Shawn Kingzette of Davey's Northwest Chicago office explains when Japanese beetles will likely appear and what homeowners can do to deter these pests from making a meal of their landscapes.
Posted: July 2, 2019
Adult Japanese beetles vary from year to year in their severity. The grub larvae can be killed in harsh winter but then wet spring conditions will cause more larvae to make it to adulthood. It can be difficult to predict when they will be a problem. They tend to show up before the 4th of July and peak right when our gardens are starting to look at their best and they can be around for several weeks doing their damage. They love lots of plants in the rose family such as crabapple, serviceberry, cotoneaster and roses. They also like lindens, cherry, and birches. For those that live next to farm fields Japanese Beetles love soy beans. If the farmer next door is growing beans that year the Japanese Beetle problems will be worse. They also like grape though not lots of people grow grape.
Japanese Beetles will make lacework of the leaves which then dry out and give the foliage a burnt look in the case of lindens and birch. They will feed on rose blooms. The problem can vary across the Chicagoland region even in the same year. Some areas will be very quiet and other areas will see lots of damage.
Irrigated lawns are more attractive to the adults as it is easier to lay their eggs in soft soil versus harder dry soils. As a turf problem we tend to see it more in irrigated lawns than non-irrigated. That is why it is often a serious problem on golf course turf and ornamental trees. Sometimes you can reduce Japanese beetle problems by not watering the lawn as much.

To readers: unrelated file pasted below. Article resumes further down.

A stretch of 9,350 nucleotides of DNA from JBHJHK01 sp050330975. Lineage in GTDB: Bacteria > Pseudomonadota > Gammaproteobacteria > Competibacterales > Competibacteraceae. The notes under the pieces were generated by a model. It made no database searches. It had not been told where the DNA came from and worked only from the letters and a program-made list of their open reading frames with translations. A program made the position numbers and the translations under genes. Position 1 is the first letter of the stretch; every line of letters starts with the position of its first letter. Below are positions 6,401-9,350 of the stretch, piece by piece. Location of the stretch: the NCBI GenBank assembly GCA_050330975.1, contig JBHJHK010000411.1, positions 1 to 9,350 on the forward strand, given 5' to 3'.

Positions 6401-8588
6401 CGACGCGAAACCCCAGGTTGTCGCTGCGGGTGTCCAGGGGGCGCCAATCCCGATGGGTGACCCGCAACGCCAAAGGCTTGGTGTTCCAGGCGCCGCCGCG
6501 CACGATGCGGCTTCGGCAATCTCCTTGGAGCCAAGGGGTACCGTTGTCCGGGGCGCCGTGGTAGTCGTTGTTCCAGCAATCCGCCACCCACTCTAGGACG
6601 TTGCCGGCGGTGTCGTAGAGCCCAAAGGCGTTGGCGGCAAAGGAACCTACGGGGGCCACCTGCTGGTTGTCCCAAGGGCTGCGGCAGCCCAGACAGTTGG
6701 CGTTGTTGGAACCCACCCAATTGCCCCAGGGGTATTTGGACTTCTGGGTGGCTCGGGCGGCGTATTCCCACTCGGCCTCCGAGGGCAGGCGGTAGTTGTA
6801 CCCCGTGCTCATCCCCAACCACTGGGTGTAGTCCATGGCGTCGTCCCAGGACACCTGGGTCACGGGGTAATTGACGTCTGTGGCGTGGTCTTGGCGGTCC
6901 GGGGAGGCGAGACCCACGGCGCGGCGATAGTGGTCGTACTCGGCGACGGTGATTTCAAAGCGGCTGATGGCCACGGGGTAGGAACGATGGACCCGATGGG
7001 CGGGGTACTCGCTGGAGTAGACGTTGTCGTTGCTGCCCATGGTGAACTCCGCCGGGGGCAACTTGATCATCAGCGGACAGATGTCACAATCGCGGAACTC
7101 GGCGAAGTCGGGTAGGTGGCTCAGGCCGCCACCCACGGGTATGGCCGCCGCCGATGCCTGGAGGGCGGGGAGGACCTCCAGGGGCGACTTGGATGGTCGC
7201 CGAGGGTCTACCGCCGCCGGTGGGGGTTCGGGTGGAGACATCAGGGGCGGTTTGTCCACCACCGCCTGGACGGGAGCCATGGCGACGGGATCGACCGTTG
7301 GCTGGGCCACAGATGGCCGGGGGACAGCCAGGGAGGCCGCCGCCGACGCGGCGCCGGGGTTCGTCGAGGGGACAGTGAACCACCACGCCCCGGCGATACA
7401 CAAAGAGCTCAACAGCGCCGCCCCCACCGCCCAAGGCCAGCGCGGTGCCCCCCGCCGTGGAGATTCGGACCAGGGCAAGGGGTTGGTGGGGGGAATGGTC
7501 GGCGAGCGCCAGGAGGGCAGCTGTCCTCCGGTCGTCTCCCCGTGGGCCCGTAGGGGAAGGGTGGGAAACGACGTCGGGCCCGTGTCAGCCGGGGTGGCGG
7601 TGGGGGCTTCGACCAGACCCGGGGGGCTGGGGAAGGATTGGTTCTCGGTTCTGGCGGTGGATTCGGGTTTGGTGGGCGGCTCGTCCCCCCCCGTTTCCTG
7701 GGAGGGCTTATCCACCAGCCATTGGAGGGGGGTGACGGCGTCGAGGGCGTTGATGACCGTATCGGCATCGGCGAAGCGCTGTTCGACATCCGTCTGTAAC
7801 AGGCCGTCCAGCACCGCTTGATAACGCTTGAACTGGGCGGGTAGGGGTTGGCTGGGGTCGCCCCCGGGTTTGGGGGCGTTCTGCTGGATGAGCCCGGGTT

So the ultimate question is what to do about it? There are systemic insecticides that can reduce the damage. As the beetles feed on the leaves they ingest the insecticide. It may not kill them but it can deter feeding as it tastes bad and causes them to feed elsewhere. Systemic insecticides need to be applied well before the pest shows up to give enough time for the material to move up from the roots to the leaves. It is important to note that some trees like lindens are not labeled to be used with some of the common systemic insecticides so alternate treatments are needed. When the problem is severe foliar sprays are used to deter feeding. It is important to spray in a timely fashion because once the damage has occurred we can't make the damaged leaves better. It is suggested that these types of treatments be performed by professionals with proper pesticide licensing.
On smaller plant material it can be practical to wash them off with soapy water or to remove them by hand into a bucket of soapy water. It is not suggested to use the Japanese beetle traps that they sell in garden centers and the like. They have a attractant that brings the beetle to your property. Yes it will kill some beetles but it will bring more to your yard. If you don't like your neighbor then hang it in the far side of their yard to pull the beetles away from your prize roses.